When a clinical trial gives you lemons, try to make lemonade.
did Tuesday with results from a phase III trial of its heart drug AGI-1067. The company downplayed that the study failed to meet its primary endpoint in a spectacular fashion; instead, it focused on a hodgepodge of positive secondary endpoints.
But in this case, Atherogenics' glass of lemonade might be the last one the company squeezes since the phase III trial turned up some potentially serious side effects associated with AGI-1067, most notably liver toxicity, which has meant the end for drugs in the past.
Atherogenics traded in the green most of the day, but concerns over AGI-1067's safety forced the stock lower in the afternoon session. The stock closed down 34 cents, or 9.5%, to $3.24. After hours, shares fell another 4% to $3.11.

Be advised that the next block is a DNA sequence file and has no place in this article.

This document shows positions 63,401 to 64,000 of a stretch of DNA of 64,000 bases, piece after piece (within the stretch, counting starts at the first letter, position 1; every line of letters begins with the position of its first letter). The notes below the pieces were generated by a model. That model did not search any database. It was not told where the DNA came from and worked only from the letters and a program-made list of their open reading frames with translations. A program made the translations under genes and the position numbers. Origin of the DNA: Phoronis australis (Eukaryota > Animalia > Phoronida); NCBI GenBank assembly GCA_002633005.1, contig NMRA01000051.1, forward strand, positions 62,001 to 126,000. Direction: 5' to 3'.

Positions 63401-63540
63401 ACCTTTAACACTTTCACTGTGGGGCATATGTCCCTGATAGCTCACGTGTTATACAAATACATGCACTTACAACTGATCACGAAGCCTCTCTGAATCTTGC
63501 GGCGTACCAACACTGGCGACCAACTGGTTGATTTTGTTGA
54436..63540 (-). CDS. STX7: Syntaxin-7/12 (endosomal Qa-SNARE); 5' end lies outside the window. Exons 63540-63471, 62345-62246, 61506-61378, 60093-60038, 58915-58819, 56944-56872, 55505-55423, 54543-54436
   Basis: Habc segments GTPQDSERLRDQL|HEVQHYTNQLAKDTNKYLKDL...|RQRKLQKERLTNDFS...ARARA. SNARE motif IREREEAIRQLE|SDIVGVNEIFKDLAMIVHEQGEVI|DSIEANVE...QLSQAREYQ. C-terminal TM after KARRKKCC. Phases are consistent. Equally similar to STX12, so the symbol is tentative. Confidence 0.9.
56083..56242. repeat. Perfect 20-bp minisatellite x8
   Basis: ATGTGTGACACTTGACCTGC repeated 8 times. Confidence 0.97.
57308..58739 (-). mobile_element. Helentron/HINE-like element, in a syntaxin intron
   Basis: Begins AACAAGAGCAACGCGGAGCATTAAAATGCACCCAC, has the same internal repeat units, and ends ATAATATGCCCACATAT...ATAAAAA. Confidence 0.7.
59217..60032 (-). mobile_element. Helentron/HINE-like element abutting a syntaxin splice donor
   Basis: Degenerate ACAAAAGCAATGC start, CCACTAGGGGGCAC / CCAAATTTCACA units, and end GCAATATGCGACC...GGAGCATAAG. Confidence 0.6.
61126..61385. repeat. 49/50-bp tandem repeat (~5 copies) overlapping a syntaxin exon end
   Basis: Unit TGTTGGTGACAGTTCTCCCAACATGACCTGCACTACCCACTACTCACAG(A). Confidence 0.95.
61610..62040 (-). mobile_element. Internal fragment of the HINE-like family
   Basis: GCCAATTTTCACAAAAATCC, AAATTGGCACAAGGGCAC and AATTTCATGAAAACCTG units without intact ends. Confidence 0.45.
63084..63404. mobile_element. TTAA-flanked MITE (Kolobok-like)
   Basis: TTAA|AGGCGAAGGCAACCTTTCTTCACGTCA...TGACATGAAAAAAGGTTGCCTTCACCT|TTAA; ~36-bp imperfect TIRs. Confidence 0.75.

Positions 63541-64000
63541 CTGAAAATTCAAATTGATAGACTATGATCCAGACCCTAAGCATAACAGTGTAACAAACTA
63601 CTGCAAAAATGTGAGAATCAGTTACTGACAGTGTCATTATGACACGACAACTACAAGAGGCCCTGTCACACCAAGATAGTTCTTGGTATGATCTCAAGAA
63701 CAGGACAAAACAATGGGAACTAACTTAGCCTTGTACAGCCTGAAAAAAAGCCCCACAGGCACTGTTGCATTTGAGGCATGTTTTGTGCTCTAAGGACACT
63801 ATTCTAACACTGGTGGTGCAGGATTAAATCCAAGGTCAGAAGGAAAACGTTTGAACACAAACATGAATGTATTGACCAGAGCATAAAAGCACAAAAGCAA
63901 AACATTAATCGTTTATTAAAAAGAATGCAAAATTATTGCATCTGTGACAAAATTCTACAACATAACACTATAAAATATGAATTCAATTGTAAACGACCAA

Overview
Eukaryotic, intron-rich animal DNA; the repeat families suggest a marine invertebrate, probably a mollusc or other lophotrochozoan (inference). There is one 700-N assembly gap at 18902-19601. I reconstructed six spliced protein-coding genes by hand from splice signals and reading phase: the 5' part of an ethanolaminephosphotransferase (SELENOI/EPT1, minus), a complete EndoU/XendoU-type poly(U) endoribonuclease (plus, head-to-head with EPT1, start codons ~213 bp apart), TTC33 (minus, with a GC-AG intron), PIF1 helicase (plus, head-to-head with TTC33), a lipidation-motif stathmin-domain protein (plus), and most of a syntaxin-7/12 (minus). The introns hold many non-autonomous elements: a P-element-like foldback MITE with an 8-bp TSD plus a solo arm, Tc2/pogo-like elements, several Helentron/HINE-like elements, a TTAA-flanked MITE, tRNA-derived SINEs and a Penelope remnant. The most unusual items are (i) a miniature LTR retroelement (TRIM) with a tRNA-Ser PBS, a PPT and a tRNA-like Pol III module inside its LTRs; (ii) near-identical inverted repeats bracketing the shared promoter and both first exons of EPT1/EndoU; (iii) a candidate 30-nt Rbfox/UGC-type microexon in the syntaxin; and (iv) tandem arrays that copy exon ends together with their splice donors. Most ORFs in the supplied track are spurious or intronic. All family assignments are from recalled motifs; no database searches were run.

The phase III data from the ARISE trial of AGI-1067 was presented Tuesday at the annual meeting of the American College of Cardiology.
AGI-1067 is a pill designed to break down and reduce the level of fatty plaque deposits in a person's arteries. Clearer arteries are healthier arteries and should lower the risk of cardiovascular illnesses such as heart attacks and strokes and reduce the need for additional surgery to reopen arteries.
The ARISE trial enrolled more than 6,100 patients with heart disease and tested the effect of AGI-1067 vs. placebo on the time to first incidence of a composite of major cardiovascular events, such as cardiovascular death, heart attack, stroke, need for coronary revascularization and unstable angina.